With a fresh layer of snow on the ground, many in the community are anxiously awaiting the start of the 2020 ski season.
“Skiing, like other activities, such as snowshoeing and hiking, can be a safe way for individuals and families to exercise during the winter months,” said Dr. Ian Arra, the medical officer of health for the Grey Bruce Health Unit (GBHU). “Cross-country and alpine skiing are enjoyed at many locations across Grey and Bruce.”
One of the largest draws for winter adventure in the area is, of course, Blue Mountain Resort. However, due to the ongoing COVID-19 pandemic, operations at the resort will look a little different this year.
“This season, we will be prioritizing pass holder access to the mountain and limiting day-lift tickets. Guests cannot arrive at the resort and purchase a day-lift ticket – all tickets must be purchased online and the number of available day-lift tickets has been significantly reduced,” said Tara Lovell, manager of public relations for Blue Mountain Resort.
She adds that the number of available day-lift tickets will be based on available terrain, skier-visit data and available indoor space at the resort’s three base lodges.
“The most important thing for visitors to know is that this year more than any other, the need to plan ahead. Research current public health guidelines, go online to plan and pre-book their experiences before arriving at the resort,” Lovell added.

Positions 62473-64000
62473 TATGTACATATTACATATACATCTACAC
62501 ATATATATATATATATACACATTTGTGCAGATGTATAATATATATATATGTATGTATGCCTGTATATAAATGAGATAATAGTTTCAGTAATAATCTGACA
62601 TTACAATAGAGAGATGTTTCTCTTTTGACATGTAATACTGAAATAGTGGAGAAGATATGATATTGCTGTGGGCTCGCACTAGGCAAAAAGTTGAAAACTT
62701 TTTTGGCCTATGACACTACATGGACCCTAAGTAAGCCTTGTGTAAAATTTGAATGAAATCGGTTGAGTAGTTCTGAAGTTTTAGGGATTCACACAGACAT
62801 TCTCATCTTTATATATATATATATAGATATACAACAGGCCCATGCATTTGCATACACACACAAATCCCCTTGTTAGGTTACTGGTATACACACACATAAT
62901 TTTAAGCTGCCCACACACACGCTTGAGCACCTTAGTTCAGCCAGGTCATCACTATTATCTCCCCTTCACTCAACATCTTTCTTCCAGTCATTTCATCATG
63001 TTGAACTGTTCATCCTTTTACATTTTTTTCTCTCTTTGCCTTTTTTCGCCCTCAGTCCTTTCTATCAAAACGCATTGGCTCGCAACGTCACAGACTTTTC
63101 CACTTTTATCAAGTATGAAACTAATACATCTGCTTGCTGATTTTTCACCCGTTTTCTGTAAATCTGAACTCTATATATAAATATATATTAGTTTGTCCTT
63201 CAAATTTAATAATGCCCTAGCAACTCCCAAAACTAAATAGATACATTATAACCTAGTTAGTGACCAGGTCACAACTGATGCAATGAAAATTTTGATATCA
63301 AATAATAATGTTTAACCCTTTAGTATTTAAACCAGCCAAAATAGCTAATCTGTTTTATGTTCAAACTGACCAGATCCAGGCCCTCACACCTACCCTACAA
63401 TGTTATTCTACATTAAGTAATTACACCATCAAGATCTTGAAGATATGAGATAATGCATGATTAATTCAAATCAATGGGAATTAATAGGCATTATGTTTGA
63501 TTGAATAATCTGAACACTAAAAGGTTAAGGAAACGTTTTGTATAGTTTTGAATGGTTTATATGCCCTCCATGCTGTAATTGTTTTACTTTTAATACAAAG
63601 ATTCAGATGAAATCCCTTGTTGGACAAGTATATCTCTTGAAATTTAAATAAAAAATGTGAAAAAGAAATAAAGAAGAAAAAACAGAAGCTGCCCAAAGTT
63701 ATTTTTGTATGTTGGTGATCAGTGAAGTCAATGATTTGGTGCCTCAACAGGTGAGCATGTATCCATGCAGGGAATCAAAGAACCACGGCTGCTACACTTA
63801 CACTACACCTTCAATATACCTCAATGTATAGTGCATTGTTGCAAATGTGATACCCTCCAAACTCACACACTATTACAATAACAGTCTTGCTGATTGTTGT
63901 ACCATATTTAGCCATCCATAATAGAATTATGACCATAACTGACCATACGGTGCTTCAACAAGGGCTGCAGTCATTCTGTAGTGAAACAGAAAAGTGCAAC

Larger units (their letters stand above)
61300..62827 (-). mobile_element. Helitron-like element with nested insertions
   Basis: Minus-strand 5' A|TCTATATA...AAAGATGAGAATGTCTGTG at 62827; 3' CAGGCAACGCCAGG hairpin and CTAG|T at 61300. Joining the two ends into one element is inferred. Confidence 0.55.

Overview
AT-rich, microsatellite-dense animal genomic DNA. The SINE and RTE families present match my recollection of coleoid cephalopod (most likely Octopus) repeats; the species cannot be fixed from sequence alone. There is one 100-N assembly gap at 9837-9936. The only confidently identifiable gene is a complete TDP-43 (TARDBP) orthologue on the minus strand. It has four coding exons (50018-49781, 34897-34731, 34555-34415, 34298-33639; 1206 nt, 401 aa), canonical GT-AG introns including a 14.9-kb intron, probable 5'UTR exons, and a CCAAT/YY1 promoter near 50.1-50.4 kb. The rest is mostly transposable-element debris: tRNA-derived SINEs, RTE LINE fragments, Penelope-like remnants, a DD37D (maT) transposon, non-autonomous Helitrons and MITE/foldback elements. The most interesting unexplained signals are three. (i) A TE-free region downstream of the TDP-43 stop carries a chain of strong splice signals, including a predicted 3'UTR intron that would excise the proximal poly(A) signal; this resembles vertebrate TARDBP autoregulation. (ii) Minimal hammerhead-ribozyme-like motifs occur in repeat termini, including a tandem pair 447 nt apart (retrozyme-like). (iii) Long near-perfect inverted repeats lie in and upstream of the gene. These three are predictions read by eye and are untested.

According to Arra, the GBHU has actively been working with area ski clubs and resorts to assist in modifying operations in order to reduce the likelihood of close contact between people.
“The biggest risk is likely to be through close contact with other individuals, especially if people are not wearing facial coverings. Any activity where there are crowds of people, especially closer than two metres, is a concern,” Arra said.
In relation to the ski hill, GBHU has released the following ski-specific guidelines:
For individuals, the health unit recommends:
“When guests arrive at Blue, we encourage skiers and riders to come to the hill prepared to ski,” Lovell said. “Masks are required. In accordance with our local public health guidelines, masks or face coverings will be required without exception in the lift line and on the lifts.”
But what about crossing county or health unit lines for a day on the slopes?
For instance, the Town of Collingwood sits in the County of Simcoe under the umbrella of the Simcoe Muskoka District Health Unit (SMDHU), which is currently in the Public Health Classification Level of stage three or zone orange.